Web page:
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Debts besiege hospitals

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Some District Hospitals across the country are failing to meet some of their obligations due to huge debts that they have accumulated for over two years now.

The debts, according to our investigations, include utility bills like water and electricity, stationary and food stuffs.

We have further found that that most of the hospitals have not been provided with the required amount of funds in the form of Other Recurrent Transactions (ORT) from government.

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As of August 15, Machinga District Health office, which has 22 health centres, was owing various suppliers over K260 million.

Mangochi, which has over 46 health centres, is owing suppliers mainly for water and electricity about K64 million.

Nkhata Bay, Mwanza, Thyolo, Chitipa, Salima Mulanje, Nsanje, Lilongwe and Blantyre DHOs are other facilities with huge debts.

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Machinga District Commissioner Rosemary Nawasha recently told Minister of Local Government and Rural Development Lingson Belekanyama that the huge debt at the DHO is undermining the gains which the district is making to ensure universal access to health services.

“The debts have been there for the past two years. At the moment we are also being overloaded because patients from Balaka District are visiting our hospital following a fire incident which gutted down part of Balaka Hospital,” Nawasha said.

In a separate interview, Director of Health and Social Services for Mangochi Henry Chibowa Jr said the ORT which the hospital receives annually is not enough to cater for the needs of all the health centres under the district.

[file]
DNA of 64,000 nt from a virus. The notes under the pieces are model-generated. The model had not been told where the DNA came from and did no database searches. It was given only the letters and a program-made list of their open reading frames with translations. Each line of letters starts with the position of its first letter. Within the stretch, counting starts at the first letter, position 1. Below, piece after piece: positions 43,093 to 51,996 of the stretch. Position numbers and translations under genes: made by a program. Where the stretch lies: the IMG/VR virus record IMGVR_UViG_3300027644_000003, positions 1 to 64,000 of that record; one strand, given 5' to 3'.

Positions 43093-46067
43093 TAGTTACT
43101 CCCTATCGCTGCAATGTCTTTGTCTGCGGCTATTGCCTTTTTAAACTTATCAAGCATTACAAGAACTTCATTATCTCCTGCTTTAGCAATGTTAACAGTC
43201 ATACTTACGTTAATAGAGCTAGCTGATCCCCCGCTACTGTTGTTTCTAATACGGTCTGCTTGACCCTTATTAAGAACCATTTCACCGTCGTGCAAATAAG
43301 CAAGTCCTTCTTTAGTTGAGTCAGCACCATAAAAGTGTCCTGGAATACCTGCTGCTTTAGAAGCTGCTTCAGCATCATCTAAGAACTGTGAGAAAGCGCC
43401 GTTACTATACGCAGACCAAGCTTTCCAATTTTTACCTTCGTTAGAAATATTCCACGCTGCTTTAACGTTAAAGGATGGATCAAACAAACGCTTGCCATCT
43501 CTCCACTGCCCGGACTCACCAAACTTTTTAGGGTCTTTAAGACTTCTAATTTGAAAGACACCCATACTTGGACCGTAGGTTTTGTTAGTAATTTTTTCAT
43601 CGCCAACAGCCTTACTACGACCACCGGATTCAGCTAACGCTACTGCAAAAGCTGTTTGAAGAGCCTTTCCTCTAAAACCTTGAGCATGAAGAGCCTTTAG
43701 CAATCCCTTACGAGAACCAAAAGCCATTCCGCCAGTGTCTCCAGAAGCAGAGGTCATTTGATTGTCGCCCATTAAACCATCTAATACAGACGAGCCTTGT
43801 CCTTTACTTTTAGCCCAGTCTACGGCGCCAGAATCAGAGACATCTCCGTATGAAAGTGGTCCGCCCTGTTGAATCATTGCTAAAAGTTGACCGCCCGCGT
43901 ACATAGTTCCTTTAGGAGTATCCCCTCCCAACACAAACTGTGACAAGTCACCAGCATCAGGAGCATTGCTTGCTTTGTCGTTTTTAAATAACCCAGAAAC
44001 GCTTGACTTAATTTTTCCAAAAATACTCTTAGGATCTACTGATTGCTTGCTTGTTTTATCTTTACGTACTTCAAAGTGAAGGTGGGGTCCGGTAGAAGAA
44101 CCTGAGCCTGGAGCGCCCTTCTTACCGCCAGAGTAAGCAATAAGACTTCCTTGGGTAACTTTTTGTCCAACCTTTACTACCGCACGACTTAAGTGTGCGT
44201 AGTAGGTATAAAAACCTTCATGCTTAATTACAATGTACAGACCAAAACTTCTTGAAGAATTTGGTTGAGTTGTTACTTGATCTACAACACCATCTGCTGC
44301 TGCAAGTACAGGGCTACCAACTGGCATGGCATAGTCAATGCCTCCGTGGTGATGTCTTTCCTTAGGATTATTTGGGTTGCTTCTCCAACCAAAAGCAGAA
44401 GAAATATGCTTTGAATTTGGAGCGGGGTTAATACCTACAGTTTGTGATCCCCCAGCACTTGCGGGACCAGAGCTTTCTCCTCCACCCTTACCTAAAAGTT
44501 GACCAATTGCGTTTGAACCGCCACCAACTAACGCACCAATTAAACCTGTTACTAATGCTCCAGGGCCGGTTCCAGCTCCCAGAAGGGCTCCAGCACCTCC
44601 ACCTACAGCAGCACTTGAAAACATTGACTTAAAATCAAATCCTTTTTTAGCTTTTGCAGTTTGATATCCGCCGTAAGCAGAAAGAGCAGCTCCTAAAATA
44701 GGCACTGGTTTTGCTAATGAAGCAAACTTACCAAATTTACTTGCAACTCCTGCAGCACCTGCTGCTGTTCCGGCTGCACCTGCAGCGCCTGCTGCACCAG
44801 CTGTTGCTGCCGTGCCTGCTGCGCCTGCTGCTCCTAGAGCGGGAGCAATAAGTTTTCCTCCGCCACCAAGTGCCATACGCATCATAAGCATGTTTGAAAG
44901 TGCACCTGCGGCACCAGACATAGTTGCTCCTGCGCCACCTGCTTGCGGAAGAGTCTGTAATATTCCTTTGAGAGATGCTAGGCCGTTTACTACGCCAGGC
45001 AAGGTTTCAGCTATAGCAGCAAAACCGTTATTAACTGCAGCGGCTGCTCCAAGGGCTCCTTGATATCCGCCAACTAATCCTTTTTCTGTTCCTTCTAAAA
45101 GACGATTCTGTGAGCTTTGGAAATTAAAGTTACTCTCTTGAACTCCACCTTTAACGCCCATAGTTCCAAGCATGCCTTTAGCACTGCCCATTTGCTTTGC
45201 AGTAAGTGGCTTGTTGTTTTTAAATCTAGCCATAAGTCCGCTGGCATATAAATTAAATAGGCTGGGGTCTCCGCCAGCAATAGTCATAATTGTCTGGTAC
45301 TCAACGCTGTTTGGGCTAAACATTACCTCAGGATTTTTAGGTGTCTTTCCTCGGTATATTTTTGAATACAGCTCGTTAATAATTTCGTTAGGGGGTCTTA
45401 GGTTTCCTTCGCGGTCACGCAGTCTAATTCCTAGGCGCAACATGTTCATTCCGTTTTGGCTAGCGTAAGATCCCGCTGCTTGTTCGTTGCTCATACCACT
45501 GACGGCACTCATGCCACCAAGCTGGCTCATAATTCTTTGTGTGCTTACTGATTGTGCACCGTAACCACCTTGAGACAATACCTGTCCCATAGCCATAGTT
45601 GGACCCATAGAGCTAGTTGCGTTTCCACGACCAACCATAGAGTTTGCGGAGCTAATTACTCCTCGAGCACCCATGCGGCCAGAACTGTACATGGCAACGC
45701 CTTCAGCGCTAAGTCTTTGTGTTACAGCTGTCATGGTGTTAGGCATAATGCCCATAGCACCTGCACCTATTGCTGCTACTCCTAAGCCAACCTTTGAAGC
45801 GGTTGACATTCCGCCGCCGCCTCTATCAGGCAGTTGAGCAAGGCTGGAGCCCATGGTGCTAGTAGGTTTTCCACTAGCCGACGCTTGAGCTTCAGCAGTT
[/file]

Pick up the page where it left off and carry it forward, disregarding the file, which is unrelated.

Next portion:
Chibowa said the government has been providing a K500 million budget ceiling for the district, an amount which he said is not enough to meet its health needs.

“The funds are meant for fuel for ambulances, generators when electricity is off, water and electricity, and other recurrent transactions for all our health centres. Sometimes, we are also not given the funds according to our allocation,” Chibowa said.

Chibowa was, however, grateful for the direct support which the hospitals receive from donors. He further appealed to government to consider increasing their budgetary ceiling so that the hospitals can easily meet some of its obligations.

In an interview when he visited Machinga and Balaka districts recently, Belekanyama said his ministry will try to lobby Treasury and the Ministry of Health to fully devolve the health sector to address some of the identified budgetary challenges.

“Some of these challenges are coming because the central government is still holding on to powers despite that the country adopted devolution of power to local councils.

“We need to allow the councils to start managing their resources as well as speak to donors and other partners. It is the wish of the government that all sectors should start afresh by clearing the mess which is limiting service delivery,” Belekanyama said.

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